In the next years, I consciously pursued a kind of intuitively directed action-research in my own life on processes of not just change but transformation from the inside out – at a cellular level and at the level of soul and spirit. My training as a craniosacral therapist supported personal research and an opportunity to practice daily my own and others healing – healing in terms of ‘becoming whole’. I became Clore Fellow for Wales on the Clore Leadership programme in 2010 at the age of 46. During this time, I read a book on Leadership which mentioned Vision Quest. This set me on a path of undergoing a 4 day and night Vision Fast in Wales and then training as a Wilderness Guide at the School of Lost Borders in 2017. Between my mother’s death and now, change has been my constant companion and the only constant in my life. I have met and worked with many teachers and guides who have created and opened up transformative spaces for me which have given me a chance to let go of a rigid sense of self and if not let go of, then at least to be able to dialogue with that voice which tells me what I can and can’t and what I should or shouldn’t do. My horizons and sense of my own and other’s potential has been expanded and exploded. I have witnessed countless individuals and groups going through profound shifts. Increasingly I came to the realisation that I wanted to be one of those people to hold a Space for Change for others… 

Phil: My own personal experiences of change have mirrored and complimented Fern’s over these past fifteen years or so. As I now understand to be a common shared experience, it began for me with breakdowns. I say ‘breakdowns’ plural because there was more than one. There was more than two, actually. In fact, if I’m going to be pedantic about it, then I suspect that I’ve lost count of how many there have been at this point.

My first breakdown was a physical one, that presaged the mental and emotional ones to come. I’d left London, where I’d lived since training at RADA in my late teens, and moved to Wales to be with Fern. In so doing I’d begun a process of moving away from my own first great love – acting. As Fern describes her own shift away from theatre, I too went through a painful and complex ‘conscious uncoupling’ (thanks, Gwyneth…) from acting as a way of life. The reasons why are many and would take too long to list here but, fundamentally, I realised that the urge to perform came from two needs: the first a ‘selfish’ one of needing to work through my own personal demons and foibles; the second from a place of ‘service’, a passionate knowing that performance and story has a healing and cathartic role to play in the lives of those who witness it. So, in slowly, painfully, moving away from this first need, I began to move ever closer towards the second.

A physical breakdown whilst touring my one-man play, ‘Hitting Funny’, for Volcano was the start. It shouldn't have been a surprise since the play was an exploration of a man having a nervous breakdown in real time in front of the audience but it never occurred to me it was actually my own until it was too late. I had huge energy crashes, coupled with an inability to function or relate to others. My GP recommended anti-depressants. I declined. Then, later, emotional, mental and further physical breakdowns came thick and fast. I came to understand that these were all indicative of my body and my soul trying to tell me something. The message was a simple one but it took me many years of denial to truly begin to hear it: I had to change. I had to change the way I lived, the things I valued, the impact I had on myself and others. I had to change or I would not survive…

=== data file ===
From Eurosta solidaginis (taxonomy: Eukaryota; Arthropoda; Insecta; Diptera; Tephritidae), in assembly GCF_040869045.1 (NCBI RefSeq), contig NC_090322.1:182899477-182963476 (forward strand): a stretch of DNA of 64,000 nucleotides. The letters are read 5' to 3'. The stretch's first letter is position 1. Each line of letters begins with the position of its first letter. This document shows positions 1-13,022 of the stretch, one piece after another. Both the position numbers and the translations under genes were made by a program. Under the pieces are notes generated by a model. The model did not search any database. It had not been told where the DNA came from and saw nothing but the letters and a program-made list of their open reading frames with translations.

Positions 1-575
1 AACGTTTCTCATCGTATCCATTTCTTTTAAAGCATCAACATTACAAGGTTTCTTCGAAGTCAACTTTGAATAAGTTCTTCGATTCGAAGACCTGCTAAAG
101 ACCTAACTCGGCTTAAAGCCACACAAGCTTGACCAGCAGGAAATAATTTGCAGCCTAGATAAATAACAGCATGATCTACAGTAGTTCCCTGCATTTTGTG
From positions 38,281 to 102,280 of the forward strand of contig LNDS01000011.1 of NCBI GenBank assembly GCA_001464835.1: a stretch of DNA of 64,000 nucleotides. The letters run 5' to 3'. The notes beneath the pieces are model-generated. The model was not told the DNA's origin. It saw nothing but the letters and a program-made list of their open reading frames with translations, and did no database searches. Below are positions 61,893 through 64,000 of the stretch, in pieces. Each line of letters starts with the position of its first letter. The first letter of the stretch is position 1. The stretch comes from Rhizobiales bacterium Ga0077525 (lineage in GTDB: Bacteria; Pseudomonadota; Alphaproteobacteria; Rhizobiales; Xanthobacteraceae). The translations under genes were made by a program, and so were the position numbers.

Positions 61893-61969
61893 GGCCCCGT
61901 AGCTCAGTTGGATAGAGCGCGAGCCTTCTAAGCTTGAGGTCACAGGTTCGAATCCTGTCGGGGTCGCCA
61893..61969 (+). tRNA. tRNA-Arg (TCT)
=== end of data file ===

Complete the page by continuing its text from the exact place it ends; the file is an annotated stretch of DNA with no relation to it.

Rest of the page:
Gaia House
And so, I did. I do. I am. Like Fern, these breakdowns led me to places and to experiences I could never have begun to imagine and still find hard to grasp sometimes. I found myself going on silent meditation retreats at Gaia House in Devon. I am not a Buddhist. But Buddhist practice has become a central part of who I am and how I live my life. The ability to work with my mind, to be fully present to myself and what’s going on within me – all of this is now my daily practice.

Margaret Wheatley
In 2015, after many years of Fern trying to bring her to my attention, I met and began to work with my teacher, Margaret Wheatley – see here for my initial experience with Meg. Since then I have committed to more learning and training with her to become a Warrior for the Human Spirit. In the same year, I undertook a Vision Quest with Pip Bondy as well as many of her Way of Council retreats.

Slowly but surely, the combination of all of this work and training and changing has begun to make sense. It has begun to lead me, without my consciously fully understanding or expecting it to, towards my next life. Perhaps towards my destiny as a human being in this lifetime. Towards the second of my two needs that led me to act in the first place – the need to ‘serve’, to use my gifts and talents and abilities as a storyteller and a ‘holder of space’ in order to serve others, to help them to find their own still quiet voice within.

All of these experiences, these breakdowns, these breakthroughs, lead me to want to offer myself, alongside Fern, as someone who can hold a Space for Change for others. And so, early this year, we made our plans and presented our offer… 

Betty and Jaffa survey the land
Fern: We decided to run a pilot ‘Space for Change’ to create and test a format with a group of invited friends and colleagues. We wanted to make it as accessible as possible and set the rates as cheaply as we dared to just cover cost and create for ourselves the experience of holding a group through a deep personal process. In a very short amount of time we had our group of participants. They turned out to be a mixture of some we had known and worked with over many years of making theatre in Wales, some we had met through the work of Emergence and some we knew a little if at all. As it turned out, every single one was an artist – mainly with performance and community organising backgrounds and most with an interest in socially engaged arts practice. Though most had experience in this area and some had experience in counselling, psychotherapy and facilitation, none had worked consciously with the nature based practices based on the model of the Four Shields which we intended to use throughout our process.